“What God Can Do With Dust”

Beloved Church Family:

Ash Wednesday is jarring enough, without the background holding the news of a tragedy. Yesterday, we gathered amidst the news from my home state of Florida of 17 people, many of them teenagers, killed in a shooting. “Remember you are dust…” we pastors said to you, as if any of us needed a reminder.

I reflected today on Ash Wednesday and Parkland, and what it was like taking my kids to school today in a post that has been published by Christian Century here. I’ve never wanted to be the one to say those words “Remember you are dust…” to my children, and yet any time we acquiesce to the violence and brokenness of this world, we are saying just as much. So let us commit to remember our bond to one another and to Christ, especially on this day, so that we can do what we have in us to do.

All of us, no doubt, are praying. And we should. We understand that a somewhat cynical or frustrated attitude has surrounded prayer from those who justifiably say to people of faith among us, “Thoughts and prayers are not enough on their own.” But we also know that there are many ways to pray. So the question might not be whether we should pray, but how.

I hope you’ll pray prayers for those whose lives are broken, beyond our imagination, asking that they will know the love of God that is even greater than that. Pray for all of those educators – especially those among our church family – who are working every day on behalf of children. Pray for our kids and teens, whose lives are already worn, and stressful, and exhausting, and strained, and now even more acutely aware of how fragile it all is.

And along with your words, pray with your bodies, too. The Old Testament scholar, Michael Coogan, has pointed out that often in the psalms, prayers end with a closing vow – commitment to live into the boldness and love of the one to whom we pray. In prayer, we are believing that things can be other than they are. We summon God, believing that without God nothing will happen. But we must also be careful not to pray as though without us, everything will still happen. So pray with your body, by contacting your elected officials and letting them hear your voice, whatever your voice may be. Or commit to mentor a child who is falling behind. Or reach out to a teenager who is on the edges, who perhaps comes to mind even now. Check in with teachers and educators you know, telling them you love them and are standing with them. And commit with your daily life to love your neighbor as yourself, as though it really makes a difference here and now.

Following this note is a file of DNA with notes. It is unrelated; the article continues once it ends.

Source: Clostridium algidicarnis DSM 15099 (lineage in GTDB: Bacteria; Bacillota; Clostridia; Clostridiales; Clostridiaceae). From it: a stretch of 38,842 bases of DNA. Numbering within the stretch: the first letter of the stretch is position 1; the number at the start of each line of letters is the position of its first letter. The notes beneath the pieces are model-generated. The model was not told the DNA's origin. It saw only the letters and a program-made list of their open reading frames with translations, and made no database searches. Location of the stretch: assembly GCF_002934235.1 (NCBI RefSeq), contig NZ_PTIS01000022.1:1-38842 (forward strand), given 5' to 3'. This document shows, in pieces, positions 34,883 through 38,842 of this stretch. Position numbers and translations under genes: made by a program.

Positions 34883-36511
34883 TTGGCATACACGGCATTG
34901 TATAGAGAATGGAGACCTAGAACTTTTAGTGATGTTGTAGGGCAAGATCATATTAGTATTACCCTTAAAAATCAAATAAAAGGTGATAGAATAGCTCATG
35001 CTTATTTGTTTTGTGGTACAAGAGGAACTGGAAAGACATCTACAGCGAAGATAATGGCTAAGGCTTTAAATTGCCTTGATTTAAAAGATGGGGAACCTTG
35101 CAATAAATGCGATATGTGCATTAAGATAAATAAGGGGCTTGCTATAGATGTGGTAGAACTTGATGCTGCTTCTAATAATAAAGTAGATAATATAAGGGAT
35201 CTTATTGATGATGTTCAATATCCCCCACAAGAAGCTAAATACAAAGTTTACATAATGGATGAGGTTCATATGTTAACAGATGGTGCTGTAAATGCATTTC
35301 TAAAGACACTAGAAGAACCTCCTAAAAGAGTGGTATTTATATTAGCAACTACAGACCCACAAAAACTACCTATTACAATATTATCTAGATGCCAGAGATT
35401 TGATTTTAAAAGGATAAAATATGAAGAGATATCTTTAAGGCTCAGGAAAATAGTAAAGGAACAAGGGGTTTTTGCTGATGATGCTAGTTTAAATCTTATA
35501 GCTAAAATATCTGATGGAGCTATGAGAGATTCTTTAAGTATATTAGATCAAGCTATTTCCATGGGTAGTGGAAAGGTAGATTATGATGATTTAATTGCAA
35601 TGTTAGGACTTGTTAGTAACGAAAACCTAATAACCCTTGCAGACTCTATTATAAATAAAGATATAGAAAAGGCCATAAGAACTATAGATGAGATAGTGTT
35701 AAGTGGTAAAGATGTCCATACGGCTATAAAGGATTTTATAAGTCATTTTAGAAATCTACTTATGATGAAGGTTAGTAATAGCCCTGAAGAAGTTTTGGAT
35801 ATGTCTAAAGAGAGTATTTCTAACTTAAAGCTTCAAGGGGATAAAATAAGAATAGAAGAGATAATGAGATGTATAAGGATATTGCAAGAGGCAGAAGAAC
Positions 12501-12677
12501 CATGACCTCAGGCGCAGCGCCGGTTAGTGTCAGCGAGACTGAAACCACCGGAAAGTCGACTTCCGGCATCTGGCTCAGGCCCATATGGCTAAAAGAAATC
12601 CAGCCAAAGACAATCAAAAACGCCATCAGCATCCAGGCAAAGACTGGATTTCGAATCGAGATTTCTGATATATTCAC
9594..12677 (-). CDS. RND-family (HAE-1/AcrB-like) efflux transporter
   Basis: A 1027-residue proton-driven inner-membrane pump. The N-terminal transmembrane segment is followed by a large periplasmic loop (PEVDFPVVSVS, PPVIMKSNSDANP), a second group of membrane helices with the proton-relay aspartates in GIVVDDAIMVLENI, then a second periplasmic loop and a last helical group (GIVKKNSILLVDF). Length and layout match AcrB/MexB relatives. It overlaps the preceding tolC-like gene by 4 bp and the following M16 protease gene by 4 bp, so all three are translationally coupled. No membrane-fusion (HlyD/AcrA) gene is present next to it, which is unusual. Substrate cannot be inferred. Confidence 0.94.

If you’re looking for a place where your prayers can mingle with others, our friends at Temple Emmanuel will be hosting an Interfaith Community Prayer Vigil tonight at 7:30pm at their campus on Jefferson Road.

Even as we face this pain — I read that it’s the 18th school-related shooting this year — let us also vow that we will not grow numb, or treat as an inevitability the violence we have seen. This is not the world as God created it to be. Last night remembered we are dust, with far too jarring reminders. But none of us pastors could even get those words out if we did not also remember what God does with dust. So let us continue in hope in the One who sees even in our dust the materials that make for re-creation and resurrection.

A Pastor’s Love,